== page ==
The obligation of a covenant differs materially from this. Its matter, it is true, must be moral—entirely conformed to the infallible standard. But its binding force depends formally on the voluntary oath of those who take it. Man has no choice in the other instance. The mere fact of his being born, places him under the law as a covenant of works, and under the curse if he transgress. He has no voice; God, his sovereign, commands him to obey. A covenant, on the other hand, binds by virtue of our own oath or that of our representatives. It only binds to the things actually specified in it, and so may include very few items; it may embrace but one grand object. It binds not all men, but only the original covenanters, and those, especially their offspring, whom they represent. It binds not to all eternity but until its ends are accomplished, until that object is attained for which it was made. This is the ground on which we rest the national covenant and the Solemn League and covenant. We do not pretend to put them in place of God’s law. we recognize an, essential difference. we do not say that all men are necessarily bound; but we do say, that unless they can prove a discrepancy between these documents and the word of God,’ all the posterity of the original covenanters are placed under these obligations, and cannot release themselves, though like the godless rulers of the earth, they may strive to break Messiah’s bands and cast away his cords from them. These covenants, again, only bind to the duties named in them; they only bind until the objects contemplated in them are attained— the reformation of religion and the establishment of civil government on Bible principles. I know it is very commonly thought, or at least said that this is virtually binding ourselves to eternity—that our objects as a church are Utopian, and that we shall never see such airy dreams fulfilled while man continues a sinful being. But we prefer receiving on this and all other points divine testimony. The word of Him who cannot lie is pledged to this, “The holy city shall come down from God out of Heaven, prepared as a bride adorned for her husband. Let us be glad and rejoice and give honor to Him, for the marriage of the Lamb shall come, and his wife shall make herself ready.” “The seventh angel shall sound, and there shall be great voices in Heaven, saying, the kingdoms of this world are become the kingdoms of our Lord and of his Christ.”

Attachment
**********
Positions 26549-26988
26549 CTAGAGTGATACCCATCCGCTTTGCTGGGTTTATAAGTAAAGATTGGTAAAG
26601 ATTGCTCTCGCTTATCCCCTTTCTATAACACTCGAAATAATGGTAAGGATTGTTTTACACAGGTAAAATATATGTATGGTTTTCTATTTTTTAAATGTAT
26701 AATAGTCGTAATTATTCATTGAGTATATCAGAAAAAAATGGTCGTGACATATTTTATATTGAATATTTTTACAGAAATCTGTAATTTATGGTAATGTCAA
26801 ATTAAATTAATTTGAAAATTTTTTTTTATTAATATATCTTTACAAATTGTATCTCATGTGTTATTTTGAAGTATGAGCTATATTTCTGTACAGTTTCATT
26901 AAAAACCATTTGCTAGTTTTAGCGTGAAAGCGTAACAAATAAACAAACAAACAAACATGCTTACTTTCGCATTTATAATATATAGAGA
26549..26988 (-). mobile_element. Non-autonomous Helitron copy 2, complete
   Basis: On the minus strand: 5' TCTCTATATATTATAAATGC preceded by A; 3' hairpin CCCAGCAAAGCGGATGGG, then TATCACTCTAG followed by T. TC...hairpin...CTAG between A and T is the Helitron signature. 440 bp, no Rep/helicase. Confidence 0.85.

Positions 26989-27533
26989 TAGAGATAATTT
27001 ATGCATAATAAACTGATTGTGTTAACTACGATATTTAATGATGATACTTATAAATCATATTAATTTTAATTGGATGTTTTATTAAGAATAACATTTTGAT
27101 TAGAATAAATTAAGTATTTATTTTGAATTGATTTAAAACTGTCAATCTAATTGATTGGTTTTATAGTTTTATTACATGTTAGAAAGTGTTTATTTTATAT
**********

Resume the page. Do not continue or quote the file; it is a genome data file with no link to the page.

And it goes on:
3. Personal or social covenanting does not increase the obligation of the moral law. This remark and that which precedes have been made in order to prevent any misconceptions. It appears certain that errors have prevailed upon this subject—that those who are attached to the principles for which we are contending may have sometimes imagined that they were giving additional weight to the divine authority— that something more was required from them than if they had never recognized the binding force of these covenant-deeds. At any rate, whether we be right or no in this supposition, it seems to be an idea very commonly entertained by those who oppose the distinctive tenets of the Reformed Presbyterian church, that some way or other we are putting these documents in place of the Divine law as if they were of equal or even higher obligation, and almost superseded the Decalogue. To obviate such difficulties, to free ourselves from all such misconceptions, it has therefore been remarked at the outset that we readily acknowledge an essential difference between the obligation of a covenant and that of the moral law, that in many and important respects the latter is incomparably superior, that it is impossible by any act of ours to augment the binding force of the divine precepts.” God’s law is perfect.” Not one jot or tittle thereof can fail. Every member of the human family is bound by it, is bound by it to a spotless obedience. Every duty is here embraced, every sin is positively forbidden under the most fearful sanctions. It is impossible to conceive of any thing that may add to such obligation; it rests on the highest of all authority, the authority of heaven’s King, the Lawgiver who can save and destroy. A covenant only engages a person to do what is already fully commanded. This flows necessarily from the first preliminary observation; the matter of a covenant must be moral, in accordance with, and founded upon, divine revelation. And to all such duties the law of God already binds us, and that by the strongest conceivable ties, incapable of addition. The question is therefore often put, and with a very triumphant air, as if the objectors were sure of our ignominious defeat. What is the use then of your much-boasted covenants? After all your talk about their excellency and binding force and happy influence, and the danger, the sad consequences of their neglect, you are now in the end compelled to admit that they increase no obligation, that they add nothing to the authority by which we are already fully bound, that the duties sworn to in them equally rest on all men, though they had never heard of these extravagantly lauded deeds. we answer to all this parade as we did before, that we prefer receiving in all matters the testimony of the infallible witness. He hath said,” Thou shalt fear the Lord thy God, him thou shalt serve, and to him thou shalt cleave, and thou shalt swear by his name.” “Vow and pay unto the Lord your God.” We dare not accuse Jehovah of commanding us to do that which would be attended with no benefit to our own souls. He knows best what is to our advantage, and he hath commanded us that we swear to be for him and not for another. we look forward with joyful, trustful, anticipations to the day when” the children of Israel shall come, they and the children of Judah together, when they shall ask the way to Zion with their faces thitherward, saying, “come and let us join ourselves to the Lord in a perpetual covenant that shall not be forgotten.” “We appeal from the foolish objections of ill-informed or ill-designing men to all past periods of the church’s history. The days of covenanting have been eminently days when there was an outpouring of the Spirit from on high. God looked down from heaven and smiled a smile of sweetest approbation on those heroic, godly men, who vowed and performed that they would be his. ‘Tis Jehovah’s own ordinance, and ever has he blessed with his richest favors those who have been faithful to his covenants. Ever have his heaviest frowns, his most dread denunciations, been against those who contemned these solemn deeds. While therefore there is actually no superadded obligation, while we are already fully bound, there is a greater consciousness of obligation, an obligation thereby rendered more difficult and dangerous to avoid and forget. Who shall doubt that for men of high principle, men full of the grace of God to stand before their Maker, their Judge and their Redeemer, and with hands and hearts high uplifted to heaven to swear fealty to him, shall have the most happy effect upon their minds? Shall the recollection of that solemn scene be ever banished from their minds? Shall it not abide with them in many a season of dark trial and temptation, to keep them true to their God? Shall it not overawe and compel to obedience the careless and the hypocrite? But we rest not our argument on this, we regard it as strong presumptive proof; but we have far higher grounds, we stand on a foundation immoveable, the command of Jehovah, the blessings by which he has unceasingly acknowledged this act of his sworn subjects. The leading remark of this particular is made for another reason. I fear, nay, I know from personal certain knowledge, that some such ideas as the following pass at times through the minds of the children in the church, are cherished by some who ought to know better.” What reck I what oaths my parents or my more remote ancestors may have taken in my room? Their souls may be bound, but I am free; I had no part in the transaction. In unconscious infancy I may have been dedicated to God in baptism; I may have been recognized as a member of his church. My ancestors, long ages agone, may have vowed, and may have seen fit to include me, as descending from them, in the obligation. But what have I to do with all this? I never so engaged.” This is one reason among others why care has been taken to say that no addition is made by voluntary covenants to the binding force of the divine law. The only question then for the children of the church and for all others to decide, is this, “is there aught in the baptismal vow of my parents, is there aught in the covenant deeds of my forefathers which is not contained in God’s word?” And satisfied on this point, no course remains open for them but to acknowledge that they, too, rest under the same obligation.